I thouroughly Loved listening to all of the books in this series
The final confrontation with Regal! Loved what she did with that.
When he was in the skill city
what will happen?
perfect narrator for this series
i listen during my commute, and look forward to the hour drive
This is the last book in the series. It ties up all the loose ends and knotted turns. I will listen to the whole series again.
The craptastic climax
The last two books. It's like reading a country song which goes on and on. Utterly disappointing protagonist with the IQ of a mouse. Hobb seems to enjoy ignoring obvious questions a person would ask so he can insert a couple more hours of at the expense of the main character. We spend three books listening to this guy get raked over the coals and his payback is wrapped up in two minutes. Author's conclusions about relationships is a bit out there as well, Hobb really needs a psychiatrist.
Excellent performance overall. Absolutely amazed he didn't cut his own wrists reading this trilogy.
Fitz has a tough life, and things don't get much better after he dies.
It wouldn't be much of a trilogy if it didn't wind up at some sort of conclusion, and given the story so far and the difficulties that have gone on, it's not surprising to find even more trouble and pain for Fitz. There's the constant hope that his life is going to turn out perfectly, but as with life, this book isn't full of rainbows and unicorns. It is full of realistic (for a fantasy universe, anyway) problems and situations that makes you really feel for the characters.
It's sad for the story to end, after spending so much time with Fitz and Nighteyes. It is good to know that this book isn't the end of their stories, though; the Rain Wild trilogy takes part in the same universe and is tangentially connected, while the Tawny Man trilogy continues with the adventures in Buck Keep.
“Good friends, good books, and a sleepy conscience: this is the ideal life.” ¯ Mark Twain
Between Robin Hobb's unquestionable talent for creating true to life characters and Boehmer's ability to tell the story like it's his, you feel as though you've just spent a weekend in front of the fire with Fitz while he entranced you with his life story. While you may not love Fitz (he is most definitely a fallible character), you can't help but feel his love, his wounds, his victories and his losses.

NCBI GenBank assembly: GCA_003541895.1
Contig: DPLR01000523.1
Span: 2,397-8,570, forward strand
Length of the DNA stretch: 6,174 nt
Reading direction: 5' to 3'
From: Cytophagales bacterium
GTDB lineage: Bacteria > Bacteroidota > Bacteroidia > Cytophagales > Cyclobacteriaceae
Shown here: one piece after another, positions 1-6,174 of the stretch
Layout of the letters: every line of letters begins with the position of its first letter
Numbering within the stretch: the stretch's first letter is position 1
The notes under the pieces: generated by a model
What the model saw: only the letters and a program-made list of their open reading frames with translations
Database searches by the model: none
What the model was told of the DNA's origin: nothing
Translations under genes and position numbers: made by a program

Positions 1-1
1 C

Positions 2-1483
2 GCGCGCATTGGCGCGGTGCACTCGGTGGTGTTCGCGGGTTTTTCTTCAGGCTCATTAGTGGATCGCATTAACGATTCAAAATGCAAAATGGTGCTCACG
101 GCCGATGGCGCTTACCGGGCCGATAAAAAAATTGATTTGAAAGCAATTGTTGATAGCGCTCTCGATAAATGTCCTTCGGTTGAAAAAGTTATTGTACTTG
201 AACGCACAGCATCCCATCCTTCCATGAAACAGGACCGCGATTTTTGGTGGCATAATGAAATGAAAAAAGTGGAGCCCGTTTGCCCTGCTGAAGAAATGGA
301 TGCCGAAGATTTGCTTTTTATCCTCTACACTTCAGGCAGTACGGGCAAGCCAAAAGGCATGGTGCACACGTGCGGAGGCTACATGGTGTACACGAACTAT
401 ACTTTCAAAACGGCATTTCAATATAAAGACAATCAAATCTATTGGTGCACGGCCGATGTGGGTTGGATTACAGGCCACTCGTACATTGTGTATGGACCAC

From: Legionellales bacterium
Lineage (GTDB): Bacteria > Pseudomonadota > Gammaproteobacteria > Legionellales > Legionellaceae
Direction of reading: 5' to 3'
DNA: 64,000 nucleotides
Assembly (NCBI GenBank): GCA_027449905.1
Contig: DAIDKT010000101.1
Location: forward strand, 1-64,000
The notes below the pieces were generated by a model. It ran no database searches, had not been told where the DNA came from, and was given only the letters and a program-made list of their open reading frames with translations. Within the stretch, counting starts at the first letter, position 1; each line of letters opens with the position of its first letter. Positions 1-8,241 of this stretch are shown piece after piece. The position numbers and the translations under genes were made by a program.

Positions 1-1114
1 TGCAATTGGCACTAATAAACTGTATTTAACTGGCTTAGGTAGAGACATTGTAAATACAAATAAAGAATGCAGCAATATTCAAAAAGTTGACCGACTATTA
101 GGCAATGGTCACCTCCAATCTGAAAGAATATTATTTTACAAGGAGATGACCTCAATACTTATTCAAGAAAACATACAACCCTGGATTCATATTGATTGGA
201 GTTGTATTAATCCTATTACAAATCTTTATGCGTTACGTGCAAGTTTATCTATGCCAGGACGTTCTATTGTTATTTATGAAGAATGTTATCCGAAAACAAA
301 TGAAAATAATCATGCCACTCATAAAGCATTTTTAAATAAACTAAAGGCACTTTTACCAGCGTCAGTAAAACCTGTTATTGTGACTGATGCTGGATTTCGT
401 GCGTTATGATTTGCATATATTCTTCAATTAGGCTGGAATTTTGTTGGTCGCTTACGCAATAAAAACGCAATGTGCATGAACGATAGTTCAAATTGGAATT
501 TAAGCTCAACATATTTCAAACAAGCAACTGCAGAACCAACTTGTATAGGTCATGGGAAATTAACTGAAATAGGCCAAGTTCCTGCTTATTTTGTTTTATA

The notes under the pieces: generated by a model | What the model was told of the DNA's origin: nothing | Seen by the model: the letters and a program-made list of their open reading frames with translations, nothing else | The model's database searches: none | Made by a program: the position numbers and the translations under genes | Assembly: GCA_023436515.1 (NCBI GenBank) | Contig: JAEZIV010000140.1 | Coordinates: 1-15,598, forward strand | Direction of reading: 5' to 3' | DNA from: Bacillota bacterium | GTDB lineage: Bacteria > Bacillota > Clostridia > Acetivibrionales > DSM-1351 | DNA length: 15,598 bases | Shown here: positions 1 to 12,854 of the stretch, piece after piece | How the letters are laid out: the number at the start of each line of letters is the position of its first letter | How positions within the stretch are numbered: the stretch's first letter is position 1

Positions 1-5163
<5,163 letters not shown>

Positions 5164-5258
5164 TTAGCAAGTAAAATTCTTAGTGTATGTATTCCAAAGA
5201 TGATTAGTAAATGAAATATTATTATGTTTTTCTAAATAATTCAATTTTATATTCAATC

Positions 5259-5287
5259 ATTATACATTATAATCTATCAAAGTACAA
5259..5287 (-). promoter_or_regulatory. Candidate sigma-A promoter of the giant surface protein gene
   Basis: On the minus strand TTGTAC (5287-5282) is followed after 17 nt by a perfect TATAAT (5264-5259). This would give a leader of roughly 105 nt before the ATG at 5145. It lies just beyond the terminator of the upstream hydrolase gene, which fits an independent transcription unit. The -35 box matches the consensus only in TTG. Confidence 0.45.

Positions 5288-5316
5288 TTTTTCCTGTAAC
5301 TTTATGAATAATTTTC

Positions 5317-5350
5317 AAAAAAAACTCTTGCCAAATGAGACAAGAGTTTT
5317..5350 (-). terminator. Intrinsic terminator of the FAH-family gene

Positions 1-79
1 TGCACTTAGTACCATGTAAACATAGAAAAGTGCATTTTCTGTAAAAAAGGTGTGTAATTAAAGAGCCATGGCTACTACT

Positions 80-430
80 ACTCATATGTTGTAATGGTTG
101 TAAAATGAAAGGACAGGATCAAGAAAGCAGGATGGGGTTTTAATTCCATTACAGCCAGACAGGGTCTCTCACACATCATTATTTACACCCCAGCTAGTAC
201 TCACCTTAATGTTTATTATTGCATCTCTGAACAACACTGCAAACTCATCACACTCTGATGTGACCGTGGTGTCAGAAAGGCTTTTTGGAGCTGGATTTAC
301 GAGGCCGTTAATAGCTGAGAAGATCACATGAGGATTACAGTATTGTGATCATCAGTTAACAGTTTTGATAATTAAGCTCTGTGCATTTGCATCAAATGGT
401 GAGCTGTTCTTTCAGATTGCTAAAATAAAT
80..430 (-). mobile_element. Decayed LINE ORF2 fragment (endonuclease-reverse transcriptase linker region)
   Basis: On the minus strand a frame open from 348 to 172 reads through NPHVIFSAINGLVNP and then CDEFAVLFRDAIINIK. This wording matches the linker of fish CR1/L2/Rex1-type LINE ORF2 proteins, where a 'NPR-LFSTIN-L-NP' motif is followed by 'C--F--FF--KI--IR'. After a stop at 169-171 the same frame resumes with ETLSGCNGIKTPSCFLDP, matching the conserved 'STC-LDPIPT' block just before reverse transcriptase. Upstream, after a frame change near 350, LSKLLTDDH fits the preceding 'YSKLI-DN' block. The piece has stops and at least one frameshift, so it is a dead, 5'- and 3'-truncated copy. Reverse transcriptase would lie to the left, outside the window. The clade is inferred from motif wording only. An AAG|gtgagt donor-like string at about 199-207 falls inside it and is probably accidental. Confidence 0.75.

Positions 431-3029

The characters. The depth of each character in this story is simply astounding. Even using the first person narrative, Hobb is able to create a whole host of realistically complex personalities.
The Fool is one of the best characters ever written. He is mysterious, comical, tragic, and heartwarming all at once.
If only there were enough hours in the day, I would listen to all three Farseer books without pause.
This is the third book of an epic fantacy that every fantacy fan must read. I gave it four stars only because I found the other two books to be slightly more enjoyable. This was mostly because the author led you up to the end in exquisite detail and them suddenly ended the story. The ending is complete, it just doesn't have the fullness of description and life that the rest of the story has. That said, this isstill one of the best stories I've ever encountered.
HOBB DOES AN EXCELLENT JOB IN THIS FINAL INSTALLMENT ON THE FARSEER TRIOLOGY. YOU GET A LONG TERM LOOK AT HOW THINGS SHAPED UP FOR HIM AND THE OTHER CHARACTERS. IF YOU'RE EXPECTING A HAPPILY EVER AFTER FOR EVERYONE YOU'LL BE DISAPPOINTED. AS I'VE SAID IN OTHER REVIEWS, THIS AIN'T NO FAIRY TALE.
BOEHMER DID AN EXCELLENT JOB HERE AS WELL AS THE OTHER TWO BOOKS.
THIS STORY IS ALSO FINE FOR YOUNG ADULTS. IT MAY BE TOO MUCH FOR YOUNGER THAN HIGH SCHOOL AGE KIDS BECAUSE OF THE ADULT LIFE SITUATIONS.
Very convoluted but fascinating storyline. Protagonist is a flawed hero but very well developed. Major criticism is that the royal court appears to be devoid of scribes, councillors and other civil servants. The author does a great job of drawing you in. Action packed, multiple attractive characters & lots of suspense. I love the wolf.
My wife heard bits and pieces of it. Enough to draw her in and she ended up downloading it and listening to it herself.
Do not forget to read the Tawny man sequels.
More than a book - it was an experience. I could actually feel the book - the story lingers in my memory like people I have known and places I have been. Great series!
The story is good, the narration well done, but it was all perhaps a bit too long. The length as such wasn't a problem; it's simply that it allowed the characters, specifically Fitz Chivalry, too much time to become tedious. After a while, Fitz's blinding stupidity seriously started to get on my nerves. I know not everyone can be the sharpest knife in the drawer, but Fitz's inability to grasp any concept or information not plainly spelled out for him becomes quite annoying, especially as the other characters make no effort to compensate for him. How they could possibly miss that the penny wasn't dropping for Fitz is beyond me, but somehow they do. It's a pity because it really did start to detract from the story and left the reader feeling let down. Somehow you just expect more from a story's hero than that, even if it is less realistic. There were also one or two other characters who I thought could have been written out because I never did quite see the point except to prolong the story, but that's just my opinion.
The story itself was entertaining and good, although somewhat predictable. There is, however, one twist at the end that I didn't see coming that was quite good and left a smile on my face. If you've read and liked the previous Farseer books this is a must but it isn't Hobb's best.